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Take away their electricity and they will grumble rather loudly.

 

Take away their cell phone connectivity and I bet you can hear them scream all the way to the moon.

 

That is when the cell towers come back online. :D:D:D

Edited by Sedalia Dave

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1 hour ago, Yul Lose said:

In a lot of cases the cell sites don’t have back up generators. County and state agencies have made rules for generators that are very onerous and the fines they impose are uncalled for. The sites that I built all had standby generators and after we sold them the new owners removed the generators.

Several of the cell towers out here have solar panels.

OLG

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5 minutes ago, The Original Lumpy Gritz said:

Several of the cell towers out here have solar panels.

OLG

Solar has its limitations also. We tried solar at a couple of mountain top sites and between the wind, ice and snow they didn’t last.

 

I built a solar site out in Az. many years ago on a helicopter access only site in the Sierra Estrella range south of Phoenix. I got a call from a customer one Sunday morning saying his two way radio repeater on that site was off the air. So I called my helicopter company up at Sky Harbor and arranged for a helicopter to meet me at the base of the mountain to pick me and my tools up to fly up to the site. I drove to the meet site loaded myself and all of my gear on the chopper and we flew up to the site. The pilot always circled the site before landing and the first thing that I notice is that the 12 solar panels are gone. I called my boss at the time to let him know and he didn’t believe me. Well I finally convinced him and he called Kyocera, just down the road from Sky Harbor at the time and arranged for 12 new panels to be waiting at the airport when we got there, mind you this is Sunday afternoon.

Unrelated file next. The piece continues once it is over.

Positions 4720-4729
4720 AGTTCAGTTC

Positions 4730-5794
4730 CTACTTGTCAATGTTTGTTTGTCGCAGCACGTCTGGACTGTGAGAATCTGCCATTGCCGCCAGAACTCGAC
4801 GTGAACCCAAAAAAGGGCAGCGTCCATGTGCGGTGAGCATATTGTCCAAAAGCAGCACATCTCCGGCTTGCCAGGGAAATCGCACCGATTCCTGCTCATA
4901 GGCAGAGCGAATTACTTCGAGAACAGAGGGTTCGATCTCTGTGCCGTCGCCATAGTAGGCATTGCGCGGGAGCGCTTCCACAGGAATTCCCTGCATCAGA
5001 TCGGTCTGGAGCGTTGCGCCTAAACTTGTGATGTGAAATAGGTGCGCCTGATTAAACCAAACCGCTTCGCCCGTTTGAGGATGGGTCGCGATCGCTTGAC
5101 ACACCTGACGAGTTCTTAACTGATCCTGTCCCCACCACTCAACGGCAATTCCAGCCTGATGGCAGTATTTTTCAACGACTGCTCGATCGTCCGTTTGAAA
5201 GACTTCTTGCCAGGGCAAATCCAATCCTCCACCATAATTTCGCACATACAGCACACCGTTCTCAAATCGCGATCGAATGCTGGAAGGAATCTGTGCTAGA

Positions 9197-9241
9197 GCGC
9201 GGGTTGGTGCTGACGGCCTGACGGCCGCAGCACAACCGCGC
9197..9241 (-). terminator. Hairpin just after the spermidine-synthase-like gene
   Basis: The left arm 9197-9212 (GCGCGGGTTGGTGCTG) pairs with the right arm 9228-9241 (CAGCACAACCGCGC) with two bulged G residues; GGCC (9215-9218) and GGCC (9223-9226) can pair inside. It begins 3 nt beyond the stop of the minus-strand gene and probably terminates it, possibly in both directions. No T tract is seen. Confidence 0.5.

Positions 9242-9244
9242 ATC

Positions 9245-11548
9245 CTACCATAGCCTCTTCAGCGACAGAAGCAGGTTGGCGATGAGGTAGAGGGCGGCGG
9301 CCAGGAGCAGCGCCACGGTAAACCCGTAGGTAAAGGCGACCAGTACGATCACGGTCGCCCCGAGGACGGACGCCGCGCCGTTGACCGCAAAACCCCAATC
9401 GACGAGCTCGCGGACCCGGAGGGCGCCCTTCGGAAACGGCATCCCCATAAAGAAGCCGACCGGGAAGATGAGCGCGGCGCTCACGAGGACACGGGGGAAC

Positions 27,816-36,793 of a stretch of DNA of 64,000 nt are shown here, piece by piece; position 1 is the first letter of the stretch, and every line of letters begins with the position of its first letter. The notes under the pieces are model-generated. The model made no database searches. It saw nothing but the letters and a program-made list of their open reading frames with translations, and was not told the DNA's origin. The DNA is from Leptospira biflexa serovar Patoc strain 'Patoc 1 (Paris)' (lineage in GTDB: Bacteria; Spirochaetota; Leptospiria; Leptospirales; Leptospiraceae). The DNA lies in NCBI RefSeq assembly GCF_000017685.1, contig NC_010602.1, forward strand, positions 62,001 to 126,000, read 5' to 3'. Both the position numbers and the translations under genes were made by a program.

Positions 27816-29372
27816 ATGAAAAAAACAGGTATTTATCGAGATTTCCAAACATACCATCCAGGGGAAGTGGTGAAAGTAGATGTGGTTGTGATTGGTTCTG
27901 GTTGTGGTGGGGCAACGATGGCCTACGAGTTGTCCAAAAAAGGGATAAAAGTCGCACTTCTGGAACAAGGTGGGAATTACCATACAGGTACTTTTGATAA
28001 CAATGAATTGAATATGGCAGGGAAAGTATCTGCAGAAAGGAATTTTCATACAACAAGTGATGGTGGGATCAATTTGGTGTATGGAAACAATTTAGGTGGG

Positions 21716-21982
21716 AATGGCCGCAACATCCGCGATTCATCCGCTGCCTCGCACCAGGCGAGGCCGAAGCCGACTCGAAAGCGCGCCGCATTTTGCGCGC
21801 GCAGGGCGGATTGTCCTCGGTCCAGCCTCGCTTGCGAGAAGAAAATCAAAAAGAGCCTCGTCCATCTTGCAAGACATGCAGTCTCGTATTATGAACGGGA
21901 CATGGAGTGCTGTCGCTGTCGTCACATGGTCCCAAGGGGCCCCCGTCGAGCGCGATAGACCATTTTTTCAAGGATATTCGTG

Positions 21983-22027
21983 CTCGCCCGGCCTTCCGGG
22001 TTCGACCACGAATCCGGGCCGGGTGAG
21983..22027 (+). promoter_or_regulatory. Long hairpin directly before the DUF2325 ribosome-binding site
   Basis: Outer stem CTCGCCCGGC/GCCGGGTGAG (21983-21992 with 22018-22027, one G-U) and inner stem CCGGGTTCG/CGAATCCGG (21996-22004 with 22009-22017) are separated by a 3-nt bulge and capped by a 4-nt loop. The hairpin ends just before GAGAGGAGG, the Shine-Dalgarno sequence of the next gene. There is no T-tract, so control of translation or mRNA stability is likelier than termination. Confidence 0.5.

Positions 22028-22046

Well we got to Sky Harbor and got all of the panels loaded into the helicopter and tied onto the skids and headed back to the site. We landed and got everything unloaded and my boss had driven out to the base of the mountain where I was parked and the helicopter went down there and picked him up and we spent the evening and most of the night replacing the 12 panels. The helicopter had left after it dropped my boss off at the site so we had to wait up there until daylight to get picked up. 

 

Believe it it or not solar panels were stolen from that site a couple of more times over the years.

Edited by Yul Lose
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1 minute ago, Yul Lose said:

Solar has its limitations also. We tried solar at a couple of mountain top sites and between the wind, ice and snow they didn’t last. 

The Crows like'em ..... :lol:

TNX for the info.

OLG

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20-40 mph is high wind? That's just a normal wind in Wyoming. If I were to run for office in California, my motto would be "let's start over from scratch".

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Weather’s weird. It’s really warm. Wind’s blowing. People are driving like a-holes.

 

 

I think I will go shooting...at the range. Not at the a-holes. ;)

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I remember seeing a home-brew A/C generator hooked up to a Toyota 2TC pushrod hemi.
That was my favorite engine to work on... a long time ago.

It seems to me an enterprising fella could assemble one of these to drive a generator sufficient to power the house.
There are new hi-tech models that run directly off natural gas, or propane, but these are muy pricey.

Our section of Sacramento is constantly losing power.